Doormats

While not a pleasant fact, studies consistently show that over 90 percent of shoes carry traces of fecal bacteria on the soles. After washing, you may consider leaving shoes at the door.

Vacuum mats with fabric tops before washing to remove dust and loose dirt; you can wash rubber-backed mats in the washing machine. The easiest way to clean any doormat is to spray it down with a garden hose or use the pressure washer at a car wash, using a small amount of soap or detergent. Allow the mat to air-dry completely before putting it back into service.

Toothbrush Holder

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This one is often overlooked by even diligent cleaners. Toothbrush holders can quickly get moldy and gross, especially since it’s drenched in a warm water a few times a day. Depending on what it’s made of, you can either throw it in the dishwasher for a good cleaning or clean it with a microfiber cloth and solution.

Pillows and Duvets

You probably clean your pillow cases and sheets, but what about the pillows themselves? Though home to dust mites, dead skin cells, and more, most pillows can be machine-washed and –dried – just make sure to check the label first! S

Set the washer on the gentle cycle and wash the pillows in hot water with a mild detergent. You can throw two regular-sized pillows in together to keep the load balanced, but you should really only wash one king-sized pillow at a time. Put them through the rinse cycle twice to get the soap out, and place them in the dryer with two clean tennis balls on low heat.

Ceiling Fans

Wipe down the blades regularly with a duster or a damp microfiber cloth to prevent dust from swirling around in the air.

Bathroom Exhaust Fan – If you have one of these in your bathroom, you might not realize how dusty and dirty it gets over time. Remove the vent and wash it with warm soapy water regularly to keep it squeaky clean.

A/C and Heating Vents – Just like your bathroom exhaust fan, it’s a great idea to clean these vents frequently. In addition to creating a cleaner home environment, you’ll also help improve the efficiency to your system!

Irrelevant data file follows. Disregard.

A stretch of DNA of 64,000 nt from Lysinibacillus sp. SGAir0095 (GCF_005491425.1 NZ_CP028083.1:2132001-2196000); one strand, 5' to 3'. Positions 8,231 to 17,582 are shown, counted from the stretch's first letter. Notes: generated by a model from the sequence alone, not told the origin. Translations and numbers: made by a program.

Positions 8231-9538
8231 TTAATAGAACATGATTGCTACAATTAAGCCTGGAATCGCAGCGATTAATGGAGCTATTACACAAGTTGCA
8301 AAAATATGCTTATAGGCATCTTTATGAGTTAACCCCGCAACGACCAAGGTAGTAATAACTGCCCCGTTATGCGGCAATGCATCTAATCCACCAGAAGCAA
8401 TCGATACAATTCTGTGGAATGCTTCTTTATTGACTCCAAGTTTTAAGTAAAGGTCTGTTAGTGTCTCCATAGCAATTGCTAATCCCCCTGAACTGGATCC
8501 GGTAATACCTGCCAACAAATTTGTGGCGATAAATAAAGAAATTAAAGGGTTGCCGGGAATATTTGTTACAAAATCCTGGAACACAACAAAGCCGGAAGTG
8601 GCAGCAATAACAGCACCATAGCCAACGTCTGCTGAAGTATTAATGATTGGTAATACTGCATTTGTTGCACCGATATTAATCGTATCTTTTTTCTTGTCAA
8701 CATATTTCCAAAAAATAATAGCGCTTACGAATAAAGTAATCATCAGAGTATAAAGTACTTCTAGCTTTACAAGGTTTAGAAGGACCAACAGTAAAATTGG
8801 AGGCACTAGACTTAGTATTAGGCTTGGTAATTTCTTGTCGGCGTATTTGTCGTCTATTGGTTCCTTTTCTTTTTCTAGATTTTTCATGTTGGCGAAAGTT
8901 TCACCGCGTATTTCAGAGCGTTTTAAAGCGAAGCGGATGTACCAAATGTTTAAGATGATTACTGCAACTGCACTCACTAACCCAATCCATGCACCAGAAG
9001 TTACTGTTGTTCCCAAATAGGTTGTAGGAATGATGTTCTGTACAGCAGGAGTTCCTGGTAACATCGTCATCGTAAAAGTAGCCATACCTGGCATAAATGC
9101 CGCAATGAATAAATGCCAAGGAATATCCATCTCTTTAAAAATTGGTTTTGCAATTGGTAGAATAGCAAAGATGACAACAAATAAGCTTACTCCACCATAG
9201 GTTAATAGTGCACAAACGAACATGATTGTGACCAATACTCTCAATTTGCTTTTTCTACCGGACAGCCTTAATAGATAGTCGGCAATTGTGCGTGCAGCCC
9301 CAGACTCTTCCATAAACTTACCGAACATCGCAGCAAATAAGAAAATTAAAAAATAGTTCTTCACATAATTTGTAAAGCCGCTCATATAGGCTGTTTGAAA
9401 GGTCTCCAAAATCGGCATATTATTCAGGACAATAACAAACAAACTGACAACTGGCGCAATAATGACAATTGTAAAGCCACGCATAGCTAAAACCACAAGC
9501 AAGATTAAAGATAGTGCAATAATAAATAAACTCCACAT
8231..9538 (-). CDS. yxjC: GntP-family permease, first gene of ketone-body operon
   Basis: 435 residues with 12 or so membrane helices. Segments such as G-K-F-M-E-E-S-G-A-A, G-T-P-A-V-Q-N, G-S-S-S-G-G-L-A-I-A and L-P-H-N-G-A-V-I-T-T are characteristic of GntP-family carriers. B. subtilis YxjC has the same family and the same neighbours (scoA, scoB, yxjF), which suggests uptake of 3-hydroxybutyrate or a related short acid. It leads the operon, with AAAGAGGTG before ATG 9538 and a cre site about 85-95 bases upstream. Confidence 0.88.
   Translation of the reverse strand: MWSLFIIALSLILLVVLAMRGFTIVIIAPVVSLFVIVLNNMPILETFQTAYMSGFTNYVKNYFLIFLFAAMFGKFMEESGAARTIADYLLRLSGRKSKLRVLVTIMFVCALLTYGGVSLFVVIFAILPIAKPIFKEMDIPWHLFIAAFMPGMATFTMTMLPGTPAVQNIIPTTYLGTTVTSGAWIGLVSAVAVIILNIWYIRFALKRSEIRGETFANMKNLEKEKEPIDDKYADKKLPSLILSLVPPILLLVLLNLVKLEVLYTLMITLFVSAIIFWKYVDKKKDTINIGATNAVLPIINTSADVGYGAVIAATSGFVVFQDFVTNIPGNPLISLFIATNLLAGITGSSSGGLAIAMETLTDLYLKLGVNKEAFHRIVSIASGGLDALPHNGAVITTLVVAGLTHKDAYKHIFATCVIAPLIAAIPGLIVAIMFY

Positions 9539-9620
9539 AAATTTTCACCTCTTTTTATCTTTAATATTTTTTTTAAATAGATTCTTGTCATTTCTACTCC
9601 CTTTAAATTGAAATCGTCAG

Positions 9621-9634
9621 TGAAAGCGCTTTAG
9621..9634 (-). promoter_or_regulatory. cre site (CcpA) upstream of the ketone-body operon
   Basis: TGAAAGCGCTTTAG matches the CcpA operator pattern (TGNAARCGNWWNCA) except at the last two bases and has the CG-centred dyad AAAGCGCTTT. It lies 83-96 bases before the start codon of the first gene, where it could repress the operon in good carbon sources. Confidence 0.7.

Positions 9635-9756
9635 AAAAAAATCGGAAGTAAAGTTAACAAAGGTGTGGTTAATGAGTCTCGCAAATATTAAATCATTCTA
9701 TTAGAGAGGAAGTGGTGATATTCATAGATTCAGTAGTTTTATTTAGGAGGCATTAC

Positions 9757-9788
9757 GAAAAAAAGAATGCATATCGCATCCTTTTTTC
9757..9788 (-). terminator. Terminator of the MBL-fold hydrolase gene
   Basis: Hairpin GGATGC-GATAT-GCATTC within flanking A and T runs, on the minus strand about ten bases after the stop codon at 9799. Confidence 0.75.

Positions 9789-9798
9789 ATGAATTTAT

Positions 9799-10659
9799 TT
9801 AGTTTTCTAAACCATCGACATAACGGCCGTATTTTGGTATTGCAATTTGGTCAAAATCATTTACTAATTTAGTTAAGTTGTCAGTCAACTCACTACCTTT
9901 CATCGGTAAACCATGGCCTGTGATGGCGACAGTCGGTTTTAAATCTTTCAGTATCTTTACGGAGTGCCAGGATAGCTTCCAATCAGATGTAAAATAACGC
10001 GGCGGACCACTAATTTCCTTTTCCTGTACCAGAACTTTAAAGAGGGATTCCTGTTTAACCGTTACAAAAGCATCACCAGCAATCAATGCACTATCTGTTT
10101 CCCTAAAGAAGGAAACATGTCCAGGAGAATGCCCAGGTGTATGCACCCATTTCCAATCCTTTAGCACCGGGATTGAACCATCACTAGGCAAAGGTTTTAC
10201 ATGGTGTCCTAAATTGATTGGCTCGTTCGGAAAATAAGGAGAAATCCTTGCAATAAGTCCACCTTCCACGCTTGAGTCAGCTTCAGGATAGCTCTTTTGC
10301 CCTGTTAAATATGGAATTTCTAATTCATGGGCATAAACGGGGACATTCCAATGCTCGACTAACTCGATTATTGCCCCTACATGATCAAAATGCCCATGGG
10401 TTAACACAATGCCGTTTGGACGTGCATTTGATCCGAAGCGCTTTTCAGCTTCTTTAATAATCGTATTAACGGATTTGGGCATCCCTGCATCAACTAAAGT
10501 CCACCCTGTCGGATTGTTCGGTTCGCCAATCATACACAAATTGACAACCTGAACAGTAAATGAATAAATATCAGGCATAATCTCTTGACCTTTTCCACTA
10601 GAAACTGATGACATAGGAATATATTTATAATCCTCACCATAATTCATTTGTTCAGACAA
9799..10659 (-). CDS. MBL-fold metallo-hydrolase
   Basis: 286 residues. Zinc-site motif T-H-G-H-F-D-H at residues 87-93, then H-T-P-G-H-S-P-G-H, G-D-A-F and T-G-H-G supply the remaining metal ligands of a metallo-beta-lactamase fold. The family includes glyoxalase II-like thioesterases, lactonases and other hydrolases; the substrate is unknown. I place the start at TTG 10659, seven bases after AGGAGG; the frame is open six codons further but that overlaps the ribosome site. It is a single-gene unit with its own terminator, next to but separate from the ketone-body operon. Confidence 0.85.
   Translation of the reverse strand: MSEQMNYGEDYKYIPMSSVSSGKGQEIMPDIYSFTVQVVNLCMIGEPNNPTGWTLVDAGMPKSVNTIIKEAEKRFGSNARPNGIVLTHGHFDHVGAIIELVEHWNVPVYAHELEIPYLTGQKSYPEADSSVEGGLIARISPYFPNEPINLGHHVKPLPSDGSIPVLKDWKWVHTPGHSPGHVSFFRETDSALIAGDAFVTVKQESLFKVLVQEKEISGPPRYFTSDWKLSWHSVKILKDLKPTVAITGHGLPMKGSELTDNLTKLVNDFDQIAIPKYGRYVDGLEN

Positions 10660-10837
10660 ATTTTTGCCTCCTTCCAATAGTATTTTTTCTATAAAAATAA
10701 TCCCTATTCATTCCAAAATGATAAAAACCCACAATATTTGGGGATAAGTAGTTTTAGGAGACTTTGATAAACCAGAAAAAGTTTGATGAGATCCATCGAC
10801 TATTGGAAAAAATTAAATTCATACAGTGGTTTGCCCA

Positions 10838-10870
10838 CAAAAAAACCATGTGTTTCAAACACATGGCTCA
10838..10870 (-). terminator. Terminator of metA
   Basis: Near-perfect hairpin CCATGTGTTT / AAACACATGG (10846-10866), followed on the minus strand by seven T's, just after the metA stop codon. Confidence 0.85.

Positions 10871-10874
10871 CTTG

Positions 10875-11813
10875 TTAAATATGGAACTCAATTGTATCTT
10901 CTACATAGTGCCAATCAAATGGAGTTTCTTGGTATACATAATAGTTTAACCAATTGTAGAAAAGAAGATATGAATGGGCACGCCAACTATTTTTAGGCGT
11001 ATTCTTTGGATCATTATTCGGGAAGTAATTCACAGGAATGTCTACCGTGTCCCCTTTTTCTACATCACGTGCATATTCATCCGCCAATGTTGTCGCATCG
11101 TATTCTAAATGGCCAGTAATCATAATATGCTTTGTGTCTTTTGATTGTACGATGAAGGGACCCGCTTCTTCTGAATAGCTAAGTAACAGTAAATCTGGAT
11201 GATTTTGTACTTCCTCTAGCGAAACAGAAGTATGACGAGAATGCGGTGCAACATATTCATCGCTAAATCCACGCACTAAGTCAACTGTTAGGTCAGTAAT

Are there any other overlooked harbors for germs that you would like to add?

 

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Is It Really ‘Just’ Allergies?

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A stuffy nose and headache are common symptoms of allergies, as well as many illnesses. So how can you tell whether the culprit is a sinus infection, a common cold, or allergies when the symptoms of these three conditions are so similar?

It can sometimes be difficult even for doctors to differentiate, but there are some key differences that can give you some clues to what is causing your congestion.

Sinus Infection

Sinus congestion can cause an aching sensation and a feeling of fullness in the middle of your face. A sinus infection may also be accompanied by other symptoms like post-nasal drip, green (or yellow) nasal discharge, aching in your teeth, fever, bad breath, and sinus pressure or a headache that worsens when you lean forward or lie down. Your face may also feel tender, and upon examination, a doctor should be able to see pus draining near the sinuses.

Causes: Bacteria or viruses trigger sinus infections. Colds, allergies, asthma, and other health conditions can also cause them.

Duration Sinus infections may clear up on their own without treatment, but some might require medication. If your symptoms last for longer than seven to 10 days, your doctor may consider prescribing antibiotics.

Cold

Allergy2With the common cold you can expect a stuffy nose, but also some runny, discolored mucus. You may also experience a sore throat, cough, sneezing, headache, or fatigue.